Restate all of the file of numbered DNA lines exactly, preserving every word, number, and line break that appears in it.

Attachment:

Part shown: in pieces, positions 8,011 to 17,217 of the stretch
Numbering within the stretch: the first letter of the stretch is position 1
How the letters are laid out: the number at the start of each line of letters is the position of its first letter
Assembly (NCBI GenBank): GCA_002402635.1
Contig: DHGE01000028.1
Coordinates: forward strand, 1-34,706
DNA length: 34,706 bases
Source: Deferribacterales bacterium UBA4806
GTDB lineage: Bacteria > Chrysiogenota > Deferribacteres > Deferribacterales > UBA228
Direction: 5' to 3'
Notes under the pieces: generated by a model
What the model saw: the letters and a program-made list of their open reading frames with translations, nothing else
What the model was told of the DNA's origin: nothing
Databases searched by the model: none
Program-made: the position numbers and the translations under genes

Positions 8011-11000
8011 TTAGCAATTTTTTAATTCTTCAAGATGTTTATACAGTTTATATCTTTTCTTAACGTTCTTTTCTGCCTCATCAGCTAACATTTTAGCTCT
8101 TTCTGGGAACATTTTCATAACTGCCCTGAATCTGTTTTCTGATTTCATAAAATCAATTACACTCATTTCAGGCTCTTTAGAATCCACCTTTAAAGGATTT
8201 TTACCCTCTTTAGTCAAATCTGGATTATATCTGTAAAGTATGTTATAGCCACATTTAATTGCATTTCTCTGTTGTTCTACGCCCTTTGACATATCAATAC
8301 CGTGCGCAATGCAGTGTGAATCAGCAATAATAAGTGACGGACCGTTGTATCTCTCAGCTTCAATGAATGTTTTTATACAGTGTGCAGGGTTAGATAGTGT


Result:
Part shown: in pieces, positions 8,011 to 17,217 of the stretch
Numbering within the stretch: the first letter of the stretch is position 1
How the letters are laid out: the number at the start of each line of letters is the position of its first letter
Assembly (NCBI GenBank): GCA_002402635.1
Contig: DHGE01000028.1
Coordinates: forward strand, 1-34,706
DNA length: 34,706 bases
Source: Deferribacterales bacterium UBA4806
GTDB lineage: Bacteria > Chrysiogenota > Deferribacteres > Deferribacterales > UBA228
Direction: 5' to 3'
Notes under the pieces: generated by a model
What the model saw: the letters and a program-made list of their open reading frames with translations, nothing else
What the model was told of the DNA's origin: nothing
Databases searched by the model: none
Program-made: the position numbers and the translations under genes

Positions 8011-11000
8011 TTAGCAATTTTTTAATTCTTCAAGATGTTTATACAGTTTATATCTTTTCTTAACGTTCTTTTCTGCCTCATCAGCTAACATTTTAGCTCT
8101 TTCTGGGAACATTTTCATAACTGCCCTGAATCTGTTTTCTGATTTCATAAAATCAATTACACTCATTTCAGGCTCTTTAGAATCCACCTTTAAAGGATTT
8201 TTACCCTCTTTAGTCAAATCTGGATTATATCTGTAAAGTATGTTATAGCCACATTTAATTGCATTTCTCTGTTGTTCTACGCCCTTTGACATATCAATAC
8301 CGTGCGCAATGCAGTGTGAATCAGCAATAATAAGTGACGGACCGTTGTATCTCTCAGCTTCAATGAATGTTTTTATACAGTGTGCAGGGTTAGATAGTGT